I learned a ton of stuff about Standards Based Grading and Genius Hour projects with some amazing people, but I don't feel as though I produced anything. As a result, I came in this morning feeling very unprepared.
I wasn't even sure HOW to prepare for today and so, without a good place to start, I spent WAY too much time drawing my morning picture.
In geometry, we talked about Standards Based Grading and I handed out learning targets for the upcoming chapter. Then I gave them each a set of Proof Blocks in preparation for proving triangle congruence and they worked on the iPads for the Passion Project. Several of them even started blogs to track their progress!
I am much more of an old-school teacher than I think this blog portrays. I want to move to a "learn whatever you want" type class, but I'm having tremendous trouble letting go of the control to that extent and trusting the students. Every time I see them on YouTube watching football videos, it's all I can do not to yell at them to get back on task. Instead, I ask them what they're working on and gently nudge them in an academic direction.
The thought of the chaos, however, became too much for me today. I didn't want to go back to doing worksheets so soon after proposing this project so I decided on something better!
I started my pre-algebra kids on the Big Foot Conspiracy lesson which deals with unit rates to answer the bigger question "Is it fair that people with small feet should pay the same price for shoes as people with big feet?"
I thought this would be a great way for them to explore some mathematical ideas that weren't a mental stretch and, at the same time, would foster a culture of mathematics while tapping into their interests. We had a really good discussion about why certain things are charged by weight (deli meat, fruits, vegetables) and some aren't (clothes, books, DVDs).
It was hard to do in my 4th period because several students had been pulled out by Wes Lyons, who comes to the school to talk to students about making good decisions. It is a worthwhile reason for them to be pulled and I don't object, but it does make it tough to do longer class projects. When the students returned, however, they slipped right back in with the class with minimal problems.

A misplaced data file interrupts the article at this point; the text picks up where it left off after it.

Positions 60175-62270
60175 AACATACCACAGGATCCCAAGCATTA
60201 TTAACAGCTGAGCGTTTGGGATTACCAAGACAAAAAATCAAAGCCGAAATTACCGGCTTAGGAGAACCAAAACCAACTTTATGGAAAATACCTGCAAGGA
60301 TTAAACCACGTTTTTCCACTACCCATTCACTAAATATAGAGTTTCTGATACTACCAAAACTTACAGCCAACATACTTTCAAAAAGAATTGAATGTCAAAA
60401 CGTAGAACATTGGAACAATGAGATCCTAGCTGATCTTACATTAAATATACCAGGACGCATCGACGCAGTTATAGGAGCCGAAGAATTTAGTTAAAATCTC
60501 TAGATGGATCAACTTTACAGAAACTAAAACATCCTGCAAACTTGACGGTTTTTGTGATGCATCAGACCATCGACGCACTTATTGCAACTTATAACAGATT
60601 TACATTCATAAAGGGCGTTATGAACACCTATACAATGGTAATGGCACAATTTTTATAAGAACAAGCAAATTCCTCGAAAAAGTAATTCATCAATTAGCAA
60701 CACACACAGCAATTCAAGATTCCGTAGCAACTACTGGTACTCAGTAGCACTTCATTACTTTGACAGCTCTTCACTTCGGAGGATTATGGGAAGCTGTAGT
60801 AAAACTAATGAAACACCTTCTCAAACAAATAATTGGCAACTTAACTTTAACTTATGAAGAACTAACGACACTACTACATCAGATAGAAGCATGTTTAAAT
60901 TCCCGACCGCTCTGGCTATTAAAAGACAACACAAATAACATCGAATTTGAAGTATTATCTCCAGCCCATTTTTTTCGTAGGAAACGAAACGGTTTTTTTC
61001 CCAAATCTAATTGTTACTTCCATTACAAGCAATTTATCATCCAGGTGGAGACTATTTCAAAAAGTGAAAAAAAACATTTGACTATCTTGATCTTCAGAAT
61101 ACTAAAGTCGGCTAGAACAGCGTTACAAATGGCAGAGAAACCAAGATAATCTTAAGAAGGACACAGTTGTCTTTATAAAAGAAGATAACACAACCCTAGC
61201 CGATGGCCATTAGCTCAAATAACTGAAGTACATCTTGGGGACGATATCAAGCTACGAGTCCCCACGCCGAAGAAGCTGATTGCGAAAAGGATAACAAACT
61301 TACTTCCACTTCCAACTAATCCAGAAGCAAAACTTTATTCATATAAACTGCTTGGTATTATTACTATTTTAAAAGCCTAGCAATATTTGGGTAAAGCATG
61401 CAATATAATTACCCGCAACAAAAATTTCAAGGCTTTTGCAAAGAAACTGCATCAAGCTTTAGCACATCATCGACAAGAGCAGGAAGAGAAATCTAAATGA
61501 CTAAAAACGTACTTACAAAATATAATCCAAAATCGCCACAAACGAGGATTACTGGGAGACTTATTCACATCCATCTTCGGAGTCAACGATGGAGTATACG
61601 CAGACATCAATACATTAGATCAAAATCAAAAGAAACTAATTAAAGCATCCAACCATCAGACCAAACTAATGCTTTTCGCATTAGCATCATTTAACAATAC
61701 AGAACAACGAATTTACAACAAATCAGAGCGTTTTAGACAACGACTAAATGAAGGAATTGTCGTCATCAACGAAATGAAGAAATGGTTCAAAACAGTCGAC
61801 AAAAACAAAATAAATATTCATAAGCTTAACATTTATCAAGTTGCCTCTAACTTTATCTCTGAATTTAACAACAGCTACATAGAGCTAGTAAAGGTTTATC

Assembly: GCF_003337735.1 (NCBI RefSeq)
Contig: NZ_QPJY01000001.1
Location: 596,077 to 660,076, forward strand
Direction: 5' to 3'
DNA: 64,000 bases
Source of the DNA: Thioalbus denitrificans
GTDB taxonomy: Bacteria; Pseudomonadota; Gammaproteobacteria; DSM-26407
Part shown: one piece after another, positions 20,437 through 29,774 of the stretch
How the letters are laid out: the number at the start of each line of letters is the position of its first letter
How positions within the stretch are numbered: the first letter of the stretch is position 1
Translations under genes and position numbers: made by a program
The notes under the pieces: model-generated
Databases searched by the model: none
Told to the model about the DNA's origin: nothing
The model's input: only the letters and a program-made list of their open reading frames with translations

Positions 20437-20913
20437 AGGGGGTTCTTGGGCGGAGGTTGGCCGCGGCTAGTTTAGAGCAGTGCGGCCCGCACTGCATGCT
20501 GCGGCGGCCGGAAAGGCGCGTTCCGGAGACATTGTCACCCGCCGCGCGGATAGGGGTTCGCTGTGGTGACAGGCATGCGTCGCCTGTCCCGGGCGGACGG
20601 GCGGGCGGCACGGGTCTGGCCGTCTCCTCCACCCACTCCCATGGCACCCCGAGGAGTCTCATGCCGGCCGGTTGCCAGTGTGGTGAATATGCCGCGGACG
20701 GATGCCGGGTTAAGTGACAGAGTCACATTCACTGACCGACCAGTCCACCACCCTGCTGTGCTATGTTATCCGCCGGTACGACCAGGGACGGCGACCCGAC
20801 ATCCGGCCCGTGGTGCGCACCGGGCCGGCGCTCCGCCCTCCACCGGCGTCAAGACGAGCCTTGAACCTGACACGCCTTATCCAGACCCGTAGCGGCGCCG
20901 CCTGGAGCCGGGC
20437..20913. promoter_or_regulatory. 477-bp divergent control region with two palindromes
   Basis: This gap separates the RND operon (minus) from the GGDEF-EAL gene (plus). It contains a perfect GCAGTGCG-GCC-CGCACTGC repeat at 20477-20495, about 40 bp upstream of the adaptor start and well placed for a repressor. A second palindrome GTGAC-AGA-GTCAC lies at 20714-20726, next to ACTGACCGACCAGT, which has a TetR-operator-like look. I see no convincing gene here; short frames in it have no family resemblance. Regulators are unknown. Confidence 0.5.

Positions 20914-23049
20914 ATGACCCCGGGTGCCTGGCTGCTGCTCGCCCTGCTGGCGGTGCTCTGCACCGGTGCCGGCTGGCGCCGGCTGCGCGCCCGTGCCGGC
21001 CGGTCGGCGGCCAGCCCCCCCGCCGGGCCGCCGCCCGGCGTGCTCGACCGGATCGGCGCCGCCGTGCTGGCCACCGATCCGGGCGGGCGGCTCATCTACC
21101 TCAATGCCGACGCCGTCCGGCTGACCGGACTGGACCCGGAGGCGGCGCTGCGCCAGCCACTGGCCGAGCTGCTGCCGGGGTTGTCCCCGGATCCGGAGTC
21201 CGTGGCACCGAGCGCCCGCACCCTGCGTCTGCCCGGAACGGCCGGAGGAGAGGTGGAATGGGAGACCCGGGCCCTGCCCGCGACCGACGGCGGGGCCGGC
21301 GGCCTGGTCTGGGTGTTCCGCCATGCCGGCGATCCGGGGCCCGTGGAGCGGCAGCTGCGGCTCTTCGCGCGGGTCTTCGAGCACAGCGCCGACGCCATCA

I made sure to pull a few aside afterwards and thank them for it.
In the 8th period class, I didn't get through everything because I was tired of being spoken over and interrupted. Yelling is ineffective and only upsets me more. Everyone has off days. I'll try again tomorrow.
I'm thinking that in order to satisfy my "old school" side and my "new school" side, I'm going to give them the work books for the coming chapters, but in a flipped-classroom type way. They will be assigned a small number of practice problems for homework and will work on the iPads during class. Those who don't complete the assignments, or don't understand them, will receive the individual attention they need in class.
I already anticipate students faking assignments or copying them from other so the warm-ups will serve as a mini-quiz, allowing me to see who understands and who doesn't.
I expect that after a few days of me calling their bluffs, they will actually attempt the assignments. In addition to satisfying whatever higher powers may be wondering why I'm "not teaching," I think this plan will satisfy my inner demons who may be wonder why I'm "not teaching."
The amount of encouragement that I've received for the original idea (from the internet) has been staggering and I deeply appreciate it. It makes me feel like it might actually be the right thing to do.
It doesn't make it any less scary...
I am tired. I don't think I've been sleeping well, or running enough and I feel generally not great. I think a sick day may be coming soon. My lack of fortitude is translating into frustration at my students and that isn't fair to them.
Also, my daughter turns 4 today, so yesterday, we had a party and I made an apple swan.
|My 2-year old was not amused.|